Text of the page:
Compact Disc (CD), Vinyl LP
While she was one of the 10 powerful vocalists in the West African supergroup Les Amazones d’Afrique, you could be forgiven for not being familiar with the work of Malian singer Rokia Koné. Being in a group helmed by the legendary Angelique Kidjo can do that. But for anyone who heard her stellar showcases on that supergroup’s first two albums, it’s welcome news to learn that the “Rose of Bamako” had finally stepped out on her own with her debut album, BAMANAN. That arresting voice—tender one second, lion-like the next—can soar to dizzying highs and growling lows over the span of a single verse. It would have satisfied purists to hear that instrument in as unadorned and traditional a setting as possible.
Yet BAMANAN shoots for the stars with a bold mash-up of tradition and technology, thanks to the rather unlikely pairing of Koné with Irish producer Jacknife Lee. Koné may be a newcomer, but Lee has made a career out of working with big, big names, with producer credits for the likes of U2, Taylor Swift, The Killers, and the last two R.E.M. albums. There may be a fear that a mainstream producer like Lee would opt for bombast over nuance and small details, but the synergy between singer and producer is evident throughout, with Lee always deferring to the song.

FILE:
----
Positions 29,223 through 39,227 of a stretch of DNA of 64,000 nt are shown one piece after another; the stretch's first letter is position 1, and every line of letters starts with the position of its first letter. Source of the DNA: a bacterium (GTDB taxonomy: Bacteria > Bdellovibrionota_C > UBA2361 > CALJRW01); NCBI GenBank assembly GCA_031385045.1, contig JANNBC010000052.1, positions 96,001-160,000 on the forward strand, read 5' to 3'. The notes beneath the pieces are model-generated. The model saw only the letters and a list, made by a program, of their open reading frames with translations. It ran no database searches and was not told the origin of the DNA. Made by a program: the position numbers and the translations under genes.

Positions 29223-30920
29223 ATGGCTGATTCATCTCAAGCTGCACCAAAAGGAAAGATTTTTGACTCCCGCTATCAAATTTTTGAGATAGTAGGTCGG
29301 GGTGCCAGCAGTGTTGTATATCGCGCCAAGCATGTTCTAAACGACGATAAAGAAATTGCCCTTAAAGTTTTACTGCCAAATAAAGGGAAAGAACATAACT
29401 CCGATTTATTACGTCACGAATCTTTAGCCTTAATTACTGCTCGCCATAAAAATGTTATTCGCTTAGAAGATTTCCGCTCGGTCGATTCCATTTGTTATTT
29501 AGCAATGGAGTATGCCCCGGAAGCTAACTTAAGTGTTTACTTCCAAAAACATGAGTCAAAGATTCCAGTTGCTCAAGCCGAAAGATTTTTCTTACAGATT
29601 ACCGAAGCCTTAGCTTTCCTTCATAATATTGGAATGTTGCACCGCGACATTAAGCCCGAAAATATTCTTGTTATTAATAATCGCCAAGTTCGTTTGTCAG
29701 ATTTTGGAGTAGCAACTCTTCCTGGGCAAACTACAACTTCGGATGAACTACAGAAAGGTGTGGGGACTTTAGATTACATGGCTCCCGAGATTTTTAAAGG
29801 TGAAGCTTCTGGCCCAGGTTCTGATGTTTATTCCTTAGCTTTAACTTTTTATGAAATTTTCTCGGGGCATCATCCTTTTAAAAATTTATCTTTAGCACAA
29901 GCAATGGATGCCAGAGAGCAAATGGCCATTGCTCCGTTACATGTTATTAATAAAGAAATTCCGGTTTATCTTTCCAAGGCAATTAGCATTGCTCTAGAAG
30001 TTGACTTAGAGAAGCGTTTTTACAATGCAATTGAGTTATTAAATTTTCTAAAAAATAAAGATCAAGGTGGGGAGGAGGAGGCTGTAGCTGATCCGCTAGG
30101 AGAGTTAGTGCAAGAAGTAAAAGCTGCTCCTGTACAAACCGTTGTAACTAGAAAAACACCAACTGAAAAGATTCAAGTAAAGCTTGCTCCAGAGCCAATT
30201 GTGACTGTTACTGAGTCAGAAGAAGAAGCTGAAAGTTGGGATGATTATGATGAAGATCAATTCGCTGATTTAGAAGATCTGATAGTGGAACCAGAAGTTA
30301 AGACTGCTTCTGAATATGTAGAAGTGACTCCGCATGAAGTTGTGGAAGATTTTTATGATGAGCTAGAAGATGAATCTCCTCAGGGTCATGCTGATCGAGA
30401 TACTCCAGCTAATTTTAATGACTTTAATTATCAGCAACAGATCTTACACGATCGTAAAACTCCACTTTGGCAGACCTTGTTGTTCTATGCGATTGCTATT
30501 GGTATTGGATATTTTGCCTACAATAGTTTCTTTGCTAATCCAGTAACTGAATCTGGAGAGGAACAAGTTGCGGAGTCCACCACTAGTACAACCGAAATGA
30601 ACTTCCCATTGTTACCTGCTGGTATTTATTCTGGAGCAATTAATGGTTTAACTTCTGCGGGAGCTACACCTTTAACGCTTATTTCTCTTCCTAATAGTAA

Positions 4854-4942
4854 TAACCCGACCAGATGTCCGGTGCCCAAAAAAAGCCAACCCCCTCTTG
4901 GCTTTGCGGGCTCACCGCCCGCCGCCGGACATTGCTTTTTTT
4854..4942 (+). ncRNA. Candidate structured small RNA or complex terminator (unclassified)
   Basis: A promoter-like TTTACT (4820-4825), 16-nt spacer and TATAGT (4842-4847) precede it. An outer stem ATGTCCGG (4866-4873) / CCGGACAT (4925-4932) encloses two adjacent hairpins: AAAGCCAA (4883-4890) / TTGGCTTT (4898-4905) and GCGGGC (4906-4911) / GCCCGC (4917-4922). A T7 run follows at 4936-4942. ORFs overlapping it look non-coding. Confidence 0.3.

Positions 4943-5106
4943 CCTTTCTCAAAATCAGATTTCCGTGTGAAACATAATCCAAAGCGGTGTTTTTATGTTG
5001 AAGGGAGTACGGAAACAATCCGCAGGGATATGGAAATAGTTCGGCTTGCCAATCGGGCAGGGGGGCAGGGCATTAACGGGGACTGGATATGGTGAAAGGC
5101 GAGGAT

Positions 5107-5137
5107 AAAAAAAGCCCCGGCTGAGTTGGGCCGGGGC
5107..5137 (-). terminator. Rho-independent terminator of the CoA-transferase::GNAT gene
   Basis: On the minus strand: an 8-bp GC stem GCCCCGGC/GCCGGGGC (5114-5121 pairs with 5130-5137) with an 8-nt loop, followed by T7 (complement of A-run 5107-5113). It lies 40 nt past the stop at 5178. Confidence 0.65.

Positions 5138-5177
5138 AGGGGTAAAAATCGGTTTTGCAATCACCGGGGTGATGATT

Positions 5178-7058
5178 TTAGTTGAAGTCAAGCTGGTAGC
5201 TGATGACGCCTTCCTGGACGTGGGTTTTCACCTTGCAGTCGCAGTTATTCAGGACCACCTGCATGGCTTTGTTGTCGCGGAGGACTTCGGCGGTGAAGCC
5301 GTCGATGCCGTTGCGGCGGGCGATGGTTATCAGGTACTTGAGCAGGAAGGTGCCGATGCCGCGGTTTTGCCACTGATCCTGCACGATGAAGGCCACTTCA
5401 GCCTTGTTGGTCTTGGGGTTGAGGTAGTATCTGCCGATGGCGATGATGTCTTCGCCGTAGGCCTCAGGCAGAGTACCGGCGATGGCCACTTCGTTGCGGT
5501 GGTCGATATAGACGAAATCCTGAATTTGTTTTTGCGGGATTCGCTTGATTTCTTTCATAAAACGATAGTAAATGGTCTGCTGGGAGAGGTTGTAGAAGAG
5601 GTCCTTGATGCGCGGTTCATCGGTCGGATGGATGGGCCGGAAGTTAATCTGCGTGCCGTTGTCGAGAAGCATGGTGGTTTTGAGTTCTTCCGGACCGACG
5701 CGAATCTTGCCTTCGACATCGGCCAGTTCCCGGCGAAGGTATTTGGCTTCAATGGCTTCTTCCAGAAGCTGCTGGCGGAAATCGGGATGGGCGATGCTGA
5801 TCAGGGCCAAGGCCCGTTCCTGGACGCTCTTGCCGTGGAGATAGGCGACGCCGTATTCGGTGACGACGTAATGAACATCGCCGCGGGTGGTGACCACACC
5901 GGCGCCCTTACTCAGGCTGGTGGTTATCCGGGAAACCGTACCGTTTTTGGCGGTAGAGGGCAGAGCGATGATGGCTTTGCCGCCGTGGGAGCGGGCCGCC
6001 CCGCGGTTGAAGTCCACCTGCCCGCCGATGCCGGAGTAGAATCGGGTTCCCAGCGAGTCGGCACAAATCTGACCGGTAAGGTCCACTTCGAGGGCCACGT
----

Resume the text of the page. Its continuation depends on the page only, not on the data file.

That feat becomes even more incredible when you realize that the creative process occurred across three continents. Koné recorded a few songs in her home of Bamako, but some of that music sat on a hard drive in her booking agent’s home in Portugal during the pandemic, before making its way to Lee’s studio in California. But you wouldn’t know it from the rollercoaster of electronic drums and throbbing bass that powers “Kurunba,” as Koné matches that velocity with total confidence. Alternately purring, chanting, and wailing through all of the track’s contours, she decries the patriarchal customs that diminish women’s roles in her homeland. “Mayougouba” sets Koné’s delivery into a blur of neon synths and club-ready kicks. Fans of Kidjo’s own early ‘90s forays into house music will find plenty to groove to here, but the song is aimed specifically towards the women: “Move, dance/ You’re perfect as you are,” she sings in Bamana.
Yet it’s when Lee heightens the hush inherent in Koné’s songs that proves to be the most affecting. Opener “Bi Ye Tulonba Ye” is declarative yet downtempo, full of shimmering vistas surrounding her. The dreamy chords and filtered whorls of “Bambougou N’tji” give every breath of Koné given plenty of space to enchant. And Lee knows when to disappear completely, as on the spare meditation of “N’yanyan.” With only an electric piano to accompany her, Koné recorded the song in one take, right before power in the city went out and a coup d’etat roiled Mali. Her message is clear though: this too will pass.